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Soaring cases in the ‘unexpected’ summer wave has led to fears Covid will once again heap pressure on an already-struggling NHS

The UK is fighting a fifth wave of Covid as infections soar and large summer events could see cases rise even higher, experts have warned.

Coronavirus cases have increased sharply in recent weeks, with the latest figures showing 1.7 million people testing positive across the UK, a 23 per cent increase on the week before. The increase is being driven by the recent BA.4 and BA.5 variants, subvariants of Omicron.

There are concerns that the return of mass events for the first time after the pandemic – such as Glastonbury over the weekend, Notting Hill Carnival and the Edinburgh Festival in August – will see Covid continue to spiral upward.

An initial surge came after the jubilee weekend celebrations earlier in June, with a 43 per cent rise in infections blamed on the four-day holiday to mark the Queen’s 70th coronation anniversary.

Healthcare chiefs have warned the spike in cases will have a significant impact on an NHS “already on its knees”.


Hospitalisations for Covid have increased 31 per cent week on week, rising at a rate higher than the previous Omicron outbreak in March.

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The platinum jubilee was linked to a surge in cases
(Getty Images)

Professor Tim Spector, of the ZOE Covid symptom study app, said the fifth wave of coronavirus has already started. “We’re in a wave at the moment,” he said, “heading towards a quarter of a million cases a day, that’s a wave already.”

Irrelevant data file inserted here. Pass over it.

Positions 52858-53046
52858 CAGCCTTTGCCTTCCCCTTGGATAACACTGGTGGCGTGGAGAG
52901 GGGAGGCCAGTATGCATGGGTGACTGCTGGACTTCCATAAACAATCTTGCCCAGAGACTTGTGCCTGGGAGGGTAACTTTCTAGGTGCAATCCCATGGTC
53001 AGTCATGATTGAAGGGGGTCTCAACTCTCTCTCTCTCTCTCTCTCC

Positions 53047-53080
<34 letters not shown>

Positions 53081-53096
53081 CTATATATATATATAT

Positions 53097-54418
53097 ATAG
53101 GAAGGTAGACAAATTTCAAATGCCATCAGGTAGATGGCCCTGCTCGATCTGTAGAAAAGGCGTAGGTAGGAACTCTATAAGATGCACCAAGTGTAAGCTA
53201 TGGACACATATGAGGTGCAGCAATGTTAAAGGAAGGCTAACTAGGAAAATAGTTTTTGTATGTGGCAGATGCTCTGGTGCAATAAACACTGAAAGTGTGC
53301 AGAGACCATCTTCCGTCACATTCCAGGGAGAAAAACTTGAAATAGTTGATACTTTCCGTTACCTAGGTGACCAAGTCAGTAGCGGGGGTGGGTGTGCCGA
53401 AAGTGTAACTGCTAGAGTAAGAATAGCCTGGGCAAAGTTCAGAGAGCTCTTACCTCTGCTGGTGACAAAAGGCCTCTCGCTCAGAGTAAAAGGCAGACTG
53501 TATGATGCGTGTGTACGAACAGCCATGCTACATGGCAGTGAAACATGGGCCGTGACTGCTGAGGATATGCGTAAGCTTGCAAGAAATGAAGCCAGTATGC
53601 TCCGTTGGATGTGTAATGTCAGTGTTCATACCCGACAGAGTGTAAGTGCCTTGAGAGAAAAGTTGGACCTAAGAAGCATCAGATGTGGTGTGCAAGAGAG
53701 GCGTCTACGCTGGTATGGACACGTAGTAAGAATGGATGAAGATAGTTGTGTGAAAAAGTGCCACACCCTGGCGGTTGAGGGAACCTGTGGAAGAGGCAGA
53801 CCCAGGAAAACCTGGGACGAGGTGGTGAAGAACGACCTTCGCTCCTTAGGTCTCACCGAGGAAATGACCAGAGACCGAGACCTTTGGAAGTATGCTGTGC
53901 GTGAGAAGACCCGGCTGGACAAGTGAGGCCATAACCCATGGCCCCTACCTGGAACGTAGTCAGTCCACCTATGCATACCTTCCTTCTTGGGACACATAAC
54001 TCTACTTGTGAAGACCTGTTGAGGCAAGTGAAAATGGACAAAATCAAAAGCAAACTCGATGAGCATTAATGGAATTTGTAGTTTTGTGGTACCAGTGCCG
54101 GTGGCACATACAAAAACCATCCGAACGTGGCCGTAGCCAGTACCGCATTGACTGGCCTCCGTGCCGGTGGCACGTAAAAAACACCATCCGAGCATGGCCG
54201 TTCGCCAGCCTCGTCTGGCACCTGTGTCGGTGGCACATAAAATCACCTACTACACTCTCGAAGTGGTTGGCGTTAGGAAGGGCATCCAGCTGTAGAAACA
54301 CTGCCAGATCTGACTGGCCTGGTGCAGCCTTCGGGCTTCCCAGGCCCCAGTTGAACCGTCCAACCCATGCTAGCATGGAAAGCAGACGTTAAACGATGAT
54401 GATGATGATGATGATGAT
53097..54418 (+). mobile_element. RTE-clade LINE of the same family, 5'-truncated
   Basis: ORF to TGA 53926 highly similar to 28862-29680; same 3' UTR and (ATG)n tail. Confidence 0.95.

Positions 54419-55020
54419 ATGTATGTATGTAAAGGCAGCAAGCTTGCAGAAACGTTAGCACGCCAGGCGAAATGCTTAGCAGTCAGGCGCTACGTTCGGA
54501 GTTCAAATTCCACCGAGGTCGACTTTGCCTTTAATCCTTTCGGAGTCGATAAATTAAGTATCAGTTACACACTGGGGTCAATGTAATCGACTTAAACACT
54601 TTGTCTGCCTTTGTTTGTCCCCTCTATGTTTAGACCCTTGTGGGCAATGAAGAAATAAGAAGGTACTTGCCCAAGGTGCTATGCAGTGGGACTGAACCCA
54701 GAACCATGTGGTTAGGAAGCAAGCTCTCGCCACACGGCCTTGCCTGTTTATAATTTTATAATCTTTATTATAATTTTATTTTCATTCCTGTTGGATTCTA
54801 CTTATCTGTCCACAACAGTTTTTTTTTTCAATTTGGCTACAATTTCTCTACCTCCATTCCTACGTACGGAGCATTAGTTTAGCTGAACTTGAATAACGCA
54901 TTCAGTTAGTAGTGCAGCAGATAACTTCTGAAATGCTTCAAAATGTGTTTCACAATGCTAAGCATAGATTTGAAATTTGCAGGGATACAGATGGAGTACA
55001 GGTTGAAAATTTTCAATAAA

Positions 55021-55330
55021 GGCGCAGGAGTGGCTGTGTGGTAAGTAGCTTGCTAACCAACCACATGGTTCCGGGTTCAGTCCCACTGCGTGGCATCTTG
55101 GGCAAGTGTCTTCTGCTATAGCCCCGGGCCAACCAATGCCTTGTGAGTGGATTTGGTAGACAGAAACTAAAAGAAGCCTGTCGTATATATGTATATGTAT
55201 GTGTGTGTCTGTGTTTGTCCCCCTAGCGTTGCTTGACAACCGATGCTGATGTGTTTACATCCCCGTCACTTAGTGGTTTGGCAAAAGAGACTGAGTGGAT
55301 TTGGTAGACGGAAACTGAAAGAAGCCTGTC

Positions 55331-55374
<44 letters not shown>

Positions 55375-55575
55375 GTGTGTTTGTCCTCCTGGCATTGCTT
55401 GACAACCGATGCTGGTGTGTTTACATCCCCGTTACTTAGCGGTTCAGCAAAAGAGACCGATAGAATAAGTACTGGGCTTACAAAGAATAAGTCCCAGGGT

He added that summer events could “potentially have a big effect” on Covid rates.

“Events like Glastonbury will drive up cases but the question is how much do they account for,” Professor Spector told The Independent.


“We’ve relaxed everything most people don’t think there’s a Covid problem at the moment, most people don’t wear masks, or even worry about cold-like symptoms.”

He added that it is unclear how festivals, usually attended by younger people, will impact the rest of the population adding that relaxed attitudes to Covid could also play a part in rising infection rates.

“We’re heading towards a quarter of a million cases a day,” he said. “The question is whether it stops and comes back again, everyone is predicting an autumn wave but I don’t think anyone predicted this summer wave – that’s the difference.

“None of the modelling allowed for this, it didn’t take into account the effect of BA.5 variant which is dominant now.”


Professor Azeem Majeed, head of primary care and public health at Imperial College London, also agreed that the BA.5 variant was driving a new wave in the UK which could be exacerbated by large events.


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